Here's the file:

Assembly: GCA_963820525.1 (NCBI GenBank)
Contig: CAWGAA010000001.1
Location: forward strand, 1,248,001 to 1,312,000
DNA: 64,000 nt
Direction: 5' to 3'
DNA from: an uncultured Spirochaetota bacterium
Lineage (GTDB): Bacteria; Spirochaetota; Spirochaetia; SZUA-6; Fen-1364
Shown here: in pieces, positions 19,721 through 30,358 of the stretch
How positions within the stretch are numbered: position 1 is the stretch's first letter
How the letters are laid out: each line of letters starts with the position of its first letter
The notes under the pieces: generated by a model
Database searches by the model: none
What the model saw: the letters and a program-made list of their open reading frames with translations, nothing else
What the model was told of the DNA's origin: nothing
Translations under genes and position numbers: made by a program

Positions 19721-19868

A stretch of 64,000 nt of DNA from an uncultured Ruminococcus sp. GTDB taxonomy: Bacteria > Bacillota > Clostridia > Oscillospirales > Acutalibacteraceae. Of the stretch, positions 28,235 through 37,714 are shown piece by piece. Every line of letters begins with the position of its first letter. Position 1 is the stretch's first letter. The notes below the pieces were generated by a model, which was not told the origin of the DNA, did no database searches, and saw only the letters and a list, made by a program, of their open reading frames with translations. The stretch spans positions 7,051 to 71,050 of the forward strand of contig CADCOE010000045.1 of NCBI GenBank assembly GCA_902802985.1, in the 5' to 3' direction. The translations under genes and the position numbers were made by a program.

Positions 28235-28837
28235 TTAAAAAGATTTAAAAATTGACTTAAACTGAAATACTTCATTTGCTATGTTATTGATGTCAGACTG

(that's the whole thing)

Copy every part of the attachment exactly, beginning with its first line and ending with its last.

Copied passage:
Assembly: GCA_963820525.1 (NCBI GenBank)
Contig: CAWGAA010000001.1
Location: forward strand, 1,248,001 to 1,312,000
DNA: 64,000 nt
Direction: 5' to 3'
DNA from: an uncultured Spirochaetota bacterium
Lineage (GTDB): Bacteria; Spirochaetota; Spirochaetia; SZUA-6; Fen-1364
Shown here: in pieces, positions 19,721 through 30,358 of the stretch
How positions within the stretch are numbered: position 1 is the stretch's first letter
How the letters are laid out: each line of letters starts with the position of its first letter
The notes under the pieces: generated by a model
Database searches by the model: none
What the model saw: the letters and a program-made list of their open reading frames with translations, nothing else
What the model was told of the DNA's origin: nothing
Translations under genes and position numbers: made by a program

Positions 19721-19868

A stretch of 64,000 nt of DNA from an uncultured Ruminococcus sp. GTDB taxonomy: Bacteria > Bacillota > Clostridia > Oscillospirales > Acutalibacteraceae. Of the stretch, positions 28,235 through 37,714 are shown piece by piece. Every line of letters begins with the position of its first letter. Position 1 is the stretch's first letter. The notes below the pieces were generated by a model, which was not told the origin of the DNA, did no database searches, and saw only the letters and a list, made by a program, of their open reading frames with translations. The stretch spans positions 7,051 to 71,050 of the forward strand of contig CADCOE010000045.1 of NCBI GenBank assembly GCA_902802985.1, in the 5' to 3' direction. The translations under genes and the position numbers were made by a program.

Positions 28235-28837
28235 TTAAAAAGATTTAAAAATTGACTTAAACTGAAATACTTCATTTGCTATGTTATTGATGTCAGACTG